During the August earnings call of one of my favorite E&P companies, one analyst compared the firm to the late Rodney Dangerfield. It's an apt analogy. ATP Oil & Gas (Nasdaq: ATPG ) gets no respect.
Perhaps most glaring is the miniscule multiple that Mr. Market is assigning to ATP's cash flows. Management has confirmed that the company is being valued at around one times expected 2008 cash flow. Meanwhile, a recent BMO report estimates a median multiple of 4.5 times cash flow for intermediates like Goodrich Petroleum (NYSE: GDP ) and 3.3 times for smaller guys like Brigham Exploration (Nasdaq: BEXP ) .
One explanation for this depressed valuation might be that ATP is growing at a glacial pace. But that doesn't fly, because the company just reported 31% year-over-year production growth for the six months through June.
OK, maybe the company operates in Venezuela like Harvest Natural Resources (NYSE: HNR ) , and investors are discounting some expropriation risk. No, that's not right either -- ATP operates solely in the Gulf of Mexico and the North Sea.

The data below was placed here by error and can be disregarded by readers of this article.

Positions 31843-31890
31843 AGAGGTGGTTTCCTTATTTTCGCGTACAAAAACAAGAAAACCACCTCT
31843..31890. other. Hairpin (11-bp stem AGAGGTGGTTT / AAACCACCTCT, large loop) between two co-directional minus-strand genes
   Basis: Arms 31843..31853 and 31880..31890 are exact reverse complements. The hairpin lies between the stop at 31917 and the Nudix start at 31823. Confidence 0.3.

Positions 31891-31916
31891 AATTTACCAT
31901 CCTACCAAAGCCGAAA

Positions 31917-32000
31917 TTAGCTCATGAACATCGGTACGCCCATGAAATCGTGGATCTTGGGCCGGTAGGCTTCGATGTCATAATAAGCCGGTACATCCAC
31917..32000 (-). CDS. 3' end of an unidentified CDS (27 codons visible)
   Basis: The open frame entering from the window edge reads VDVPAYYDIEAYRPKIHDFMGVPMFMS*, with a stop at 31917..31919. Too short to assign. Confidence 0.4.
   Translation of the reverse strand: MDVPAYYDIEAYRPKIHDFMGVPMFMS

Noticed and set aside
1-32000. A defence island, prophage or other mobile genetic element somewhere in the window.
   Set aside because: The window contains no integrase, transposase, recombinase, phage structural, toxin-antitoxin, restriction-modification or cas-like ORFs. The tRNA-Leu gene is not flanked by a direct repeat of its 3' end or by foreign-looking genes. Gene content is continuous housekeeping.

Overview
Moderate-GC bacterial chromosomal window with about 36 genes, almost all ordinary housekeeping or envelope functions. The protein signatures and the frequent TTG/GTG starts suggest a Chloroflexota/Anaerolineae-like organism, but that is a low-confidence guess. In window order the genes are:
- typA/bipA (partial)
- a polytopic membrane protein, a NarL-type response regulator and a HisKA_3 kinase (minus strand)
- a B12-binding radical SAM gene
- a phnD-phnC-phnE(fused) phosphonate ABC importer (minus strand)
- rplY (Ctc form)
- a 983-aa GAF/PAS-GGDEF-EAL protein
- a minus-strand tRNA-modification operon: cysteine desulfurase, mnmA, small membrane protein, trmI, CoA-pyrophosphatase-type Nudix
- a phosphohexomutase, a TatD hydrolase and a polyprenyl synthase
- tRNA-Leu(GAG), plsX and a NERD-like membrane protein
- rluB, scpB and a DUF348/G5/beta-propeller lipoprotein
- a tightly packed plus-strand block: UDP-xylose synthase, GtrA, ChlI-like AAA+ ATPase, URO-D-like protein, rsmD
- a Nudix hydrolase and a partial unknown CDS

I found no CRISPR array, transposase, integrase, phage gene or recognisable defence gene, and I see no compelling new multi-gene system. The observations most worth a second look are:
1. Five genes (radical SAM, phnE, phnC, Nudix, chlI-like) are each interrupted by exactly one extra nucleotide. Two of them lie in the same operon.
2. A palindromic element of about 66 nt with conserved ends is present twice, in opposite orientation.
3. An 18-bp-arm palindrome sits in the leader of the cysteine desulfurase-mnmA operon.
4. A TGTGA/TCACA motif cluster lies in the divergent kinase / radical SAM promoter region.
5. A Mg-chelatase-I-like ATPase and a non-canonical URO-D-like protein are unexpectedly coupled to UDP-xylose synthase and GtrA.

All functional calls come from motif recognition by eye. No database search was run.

There have been some operational hiccups, but ATP continues to execute on a unique path to upstream profits that I highlighted nearly a year ago. The only significant misstep since that time was a below-market equity offering that I believe left some shareholders feeling burned. But the company's chairman/founder/CEO stands closest to the flame as the single largest shareholder.
Like Ultra Petroleum (NYSE: UPL ) , ATP has a history of incentivizing its small staff to achieve great feats. Now that management's turned their focus to returning value to shareholders -- in a manner not unlike Chesapeake Energy's (NYSE: CHK ) recent monetizations -- I think we're going to see some fireworks.
Just like Acergy SA (Nasdaq: ACGY ) , ATP appears to be a cheap date in the deepwater. The short interest on this stock is sky-high, so there must be a bear case somewhere out there. I'd love to hear it.